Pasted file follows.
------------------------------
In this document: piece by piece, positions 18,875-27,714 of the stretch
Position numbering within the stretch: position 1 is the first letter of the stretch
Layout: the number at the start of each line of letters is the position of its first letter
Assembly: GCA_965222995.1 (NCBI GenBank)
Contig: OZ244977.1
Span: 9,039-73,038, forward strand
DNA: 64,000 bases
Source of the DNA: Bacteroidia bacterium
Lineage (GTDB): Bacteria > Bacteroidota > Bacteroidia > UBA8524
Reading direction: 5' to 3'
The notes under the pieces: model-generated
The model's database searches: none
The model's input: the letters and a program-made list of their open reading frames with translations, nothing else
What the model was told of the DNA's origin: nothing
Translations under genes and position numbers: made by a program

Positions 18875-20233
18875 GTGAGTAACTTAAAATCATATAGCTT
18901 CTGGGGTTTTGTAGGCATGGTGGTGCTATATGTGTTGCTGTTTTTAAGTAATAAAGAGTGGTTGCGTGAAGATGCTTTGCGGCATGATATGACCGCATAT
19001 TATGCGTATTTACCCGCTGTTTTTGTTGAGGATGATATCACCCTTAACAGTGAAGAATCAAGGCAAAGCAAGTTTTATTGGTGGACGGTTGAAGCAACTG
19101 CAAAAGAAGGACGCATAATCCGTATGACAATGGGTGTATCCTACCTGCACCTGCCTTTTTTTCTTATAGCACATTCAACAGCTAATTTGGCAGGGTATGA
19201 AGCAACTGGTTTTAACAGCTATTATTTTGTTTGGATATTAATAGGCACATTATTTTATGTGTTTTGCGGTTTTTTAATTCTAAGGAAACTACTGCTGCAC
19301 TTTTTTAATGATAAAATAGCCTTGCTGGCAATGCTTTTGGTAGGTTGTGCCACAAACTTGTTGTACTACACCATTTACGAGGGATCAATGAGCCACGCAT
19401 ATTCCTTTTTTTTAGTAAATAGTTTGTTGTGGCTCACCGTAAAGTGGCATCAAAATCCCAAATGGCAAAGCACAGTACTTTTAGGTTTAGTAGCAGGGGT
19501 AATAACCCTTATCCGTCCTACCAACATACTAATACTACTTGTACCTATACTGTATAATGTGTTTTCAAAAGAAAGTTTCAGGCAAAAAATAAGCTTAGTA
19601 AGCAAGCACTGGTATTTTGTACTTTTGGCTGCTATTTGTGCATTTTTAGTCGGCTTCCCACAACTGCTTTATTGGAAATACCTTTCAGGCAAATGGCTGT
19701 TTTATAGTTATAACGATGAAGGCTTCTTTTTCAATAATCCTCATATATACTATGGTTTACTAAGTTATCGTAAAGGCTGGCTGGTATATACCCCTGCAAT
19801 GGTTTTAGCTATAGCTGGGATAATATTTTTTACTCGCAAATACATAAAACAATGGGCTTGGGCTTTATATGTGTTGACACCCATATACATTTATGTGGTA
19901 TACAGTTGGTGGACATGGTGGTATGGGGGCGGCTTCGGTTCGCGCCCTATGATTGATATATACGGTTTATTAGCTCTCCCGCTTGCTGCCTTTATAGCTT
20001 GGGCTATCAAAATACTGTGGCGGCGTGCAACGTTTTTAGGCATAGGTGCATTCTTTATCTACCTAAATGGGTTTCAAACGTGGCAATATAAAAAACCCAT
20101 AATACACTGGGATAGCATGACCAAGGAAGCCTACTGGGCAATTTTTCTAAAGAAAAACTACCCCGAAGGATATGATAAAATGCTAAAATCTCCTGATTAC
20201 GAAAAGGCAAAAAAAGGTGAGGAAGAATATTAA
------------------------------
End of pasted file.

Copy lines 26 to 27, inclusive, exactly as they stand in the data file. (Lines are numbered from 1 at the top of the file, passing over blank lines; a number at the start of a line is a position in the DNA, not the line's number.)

19701 TTTATAGTTATAACGATGAAGGCTTCTTTTTCAATAATCCTCATATATACTATGGTTTACTAAGTTATCGTAAAGGCTGGCTGGTATATACCCCTGCAAT
19801 GGTTTTAGCTATAGCTGGGATAATATTTTTTACTCGCAAATACATAAAACAATGGGCTTGGGCTTTATATGTGTTGACACCCATATACATTTATGTGGTA